There is a number that is the beginning sign that FAMU is coming undone at its foundation-1,156.
At press time, there were 1,156 signatures from alumni, students and other members of the FAMU community demanding the end to the leadership of President Fred Gainous.
The petition written by FAMU alumni Demetral Wester and Vanessa Byers, located at http://www.petitiononline.com/famu1887, lists valid arguments for the impassioned request.
The accusations made against Gainous are not sensational claims as some individuals may insist but statements detailing the mishaps, shortcomings and shenanigans of FAMU’s current leadership. The detailed list brings to light several well-publicized failures that have retarded the University’s continual growth and development.
The petition also brings into question the abundance of interim deans, athletic failures, and questionable fiscal management.
Although there has been no public acknowledgement by President Gainous of the intent or fierceness of the petition, the issues that are addressed within the document must be confronted. Gainous must be made aware that the number of signatures is increasing at a staggering rate and change is inevitable with or without him leading FAMU.
Even if the document fails to incite a change of leadership at FAMU, there are two certainties. There is a vocal group of dissenters that will not settle for marginality when FAMU is capable of greatness. And anyone with a vested interest in the future of the University should plan to attend the Board of Trustees meeting on Sept. 14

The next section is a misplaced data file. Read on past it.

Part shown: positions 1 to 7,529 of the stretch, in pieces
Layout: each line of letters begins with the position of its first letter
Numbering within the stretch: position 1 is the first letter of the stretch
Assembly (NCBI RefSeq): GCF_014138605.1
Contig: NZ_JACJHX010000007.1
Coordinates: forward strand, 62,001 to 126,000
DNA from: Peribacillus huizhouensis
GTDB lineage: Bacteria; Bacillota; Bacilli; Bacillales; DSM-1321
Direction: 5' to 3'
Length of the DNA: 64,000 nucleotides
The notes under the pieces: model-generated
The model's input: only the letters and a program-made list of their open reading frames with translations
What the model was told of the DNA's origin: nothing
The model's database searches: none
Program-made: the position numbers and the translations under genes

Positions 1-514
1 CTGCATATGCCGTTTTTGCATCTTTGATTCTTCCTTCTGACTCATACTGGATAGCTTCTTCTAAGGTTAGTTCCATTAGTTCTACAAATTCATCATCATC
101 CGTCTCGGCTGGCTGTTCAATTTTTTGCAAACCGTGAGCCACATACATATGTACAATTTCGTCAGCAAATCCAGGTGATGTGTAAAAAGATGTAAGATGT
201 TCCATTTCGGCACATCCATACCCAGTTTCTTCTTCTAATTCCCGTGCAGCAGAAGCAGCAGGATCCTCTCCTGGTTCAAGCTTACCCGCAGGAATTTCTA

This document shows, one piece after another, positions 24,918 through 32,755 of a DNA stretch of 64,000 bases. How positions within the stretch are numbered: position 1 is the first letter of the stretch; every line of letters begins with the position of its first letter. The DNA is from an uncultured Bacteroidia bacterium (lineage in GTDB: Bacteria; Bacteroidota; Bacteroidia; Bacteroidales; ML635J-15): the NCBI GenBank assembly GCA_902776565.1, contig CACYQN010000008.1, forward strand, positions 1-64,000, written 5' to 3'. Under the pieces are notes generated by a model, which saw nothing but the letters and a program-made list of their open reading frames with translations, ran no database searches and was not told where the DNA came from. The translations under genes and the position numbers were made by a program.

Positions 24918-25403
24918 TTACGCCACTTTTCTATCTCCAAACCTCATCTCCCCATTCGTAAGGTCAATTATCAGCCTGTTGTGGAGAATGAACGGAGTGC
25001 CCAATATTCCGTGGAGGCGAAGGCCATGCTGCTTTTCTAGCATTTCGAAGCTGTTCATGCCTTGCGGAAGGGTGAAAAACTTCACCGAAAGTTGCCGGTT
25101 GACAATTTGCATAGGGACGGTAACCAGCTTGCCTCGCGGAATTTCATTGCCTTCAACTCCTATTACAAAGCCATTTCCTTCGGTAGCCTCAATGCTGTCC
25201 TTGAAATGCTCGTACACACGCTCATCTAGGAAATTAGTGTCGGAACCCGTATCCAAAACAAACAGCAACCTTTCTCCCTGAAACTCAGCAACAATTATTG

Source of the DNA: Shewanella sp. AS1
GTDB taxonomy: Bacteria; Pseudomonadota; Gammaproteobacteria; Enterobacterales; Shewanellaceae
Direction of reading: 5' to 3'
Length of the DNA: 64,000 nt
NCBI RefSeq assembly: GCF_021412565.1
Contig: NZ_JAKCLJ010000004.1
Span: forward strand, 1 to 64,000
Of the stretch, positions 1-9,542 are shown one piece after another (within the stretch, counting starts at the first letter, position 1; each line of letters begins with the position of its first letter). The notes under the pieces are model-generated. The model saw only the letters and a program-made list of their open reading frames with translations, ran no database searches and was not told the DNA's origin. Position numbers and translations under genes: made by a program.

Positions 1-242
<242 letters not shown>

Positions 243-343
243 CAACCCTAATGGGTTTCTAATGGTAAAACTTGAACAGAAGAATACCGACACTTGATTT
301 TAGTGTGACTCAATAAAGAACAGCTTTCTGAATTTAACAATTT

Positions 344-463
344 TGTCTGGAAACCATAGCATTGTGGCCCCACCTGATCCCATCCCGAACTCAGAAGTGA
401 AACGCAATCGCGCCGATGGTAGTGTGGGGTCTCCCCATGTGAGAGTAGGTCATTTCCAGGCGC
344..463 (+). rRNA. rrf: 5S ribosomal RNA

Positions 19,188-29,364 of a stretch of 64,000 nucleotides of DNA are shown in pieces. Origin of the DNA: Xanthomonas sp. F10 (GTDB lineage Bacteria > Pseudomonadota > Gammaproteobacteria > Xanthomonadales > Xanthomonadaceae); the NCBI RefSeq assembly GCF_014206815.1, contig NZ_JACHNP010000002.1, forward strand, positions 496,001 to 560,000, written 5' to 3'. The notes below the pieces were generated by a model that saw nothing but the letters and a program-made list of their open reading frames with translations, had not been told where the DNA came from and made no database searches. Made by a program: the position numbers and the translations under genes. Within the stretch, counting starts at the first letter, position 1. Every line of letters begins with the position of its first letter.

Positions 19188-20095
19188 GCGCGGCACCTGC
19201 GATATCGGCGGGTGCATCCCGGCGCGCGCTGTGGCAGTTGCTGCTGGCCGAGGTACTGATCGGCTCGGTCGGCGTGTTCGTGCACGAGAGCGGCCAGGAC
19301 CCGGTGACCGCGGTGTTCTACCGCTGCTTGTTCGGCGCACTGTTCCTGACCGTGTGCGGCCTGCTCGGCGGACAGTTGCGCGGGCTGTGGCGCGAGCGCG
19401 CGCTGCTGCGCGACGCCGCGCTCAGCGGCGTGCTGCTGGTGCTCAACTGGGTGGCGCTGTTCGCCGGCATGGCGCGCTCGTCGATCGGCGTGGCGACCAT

because this issue is on the verge of reaching a boiling point.
True story revealed
The world knew Kobe Bryant’s accuser was going to pursue civil litigation long before the jury selection began during the criminal trial. What the world didn’t expect was for her to forgo the criminal trial. Fortunately, we are not the world.
This case was not an issue of rape or violation of fundamental human rights. This case was about how long Kobe’s accuser would wait before she cashed out.
The criminal case had enough flaws and room for character attacks that it would have ended in an acquittal.
Barring the O.J. Simpson case, an acquittal hurts a prosecution’s chances at big money in civil court.
However, now we would like to try Kobe’s accuser for violating our rights. She wasted the time and tax dollars of millions of Americans in Colorado by pursuing a criminal trial that would never happen. We cannot get back the money to pay the officials, the hours of wasted media coverage or Kobe’s reputation.
We are not; however, defending the adulterer who, after a halt to criminal proceedings, admitted to a potential difference in opinion about consent at the time of intercourse, which in laymen’s terms is rape.
Kobe’s accuser also made it that much harder for actual rape victims to take their cases to court. Because of cases like this, high profile rapists and pedophiles are slowly being allowed to slip through the cracks on the merits of their celebrity. The common assumption will become that any woman who makes a claim of rape against anyone of a certain financial or celebrity standing is just out to make a quick buck. The only way this travesty can be prevented, and to protect the rights of victims, is to pass legislation that denies civil action unless there is a criminal conviction. Laws like this would weed out the fortune hunters and punish the guilty on both sides.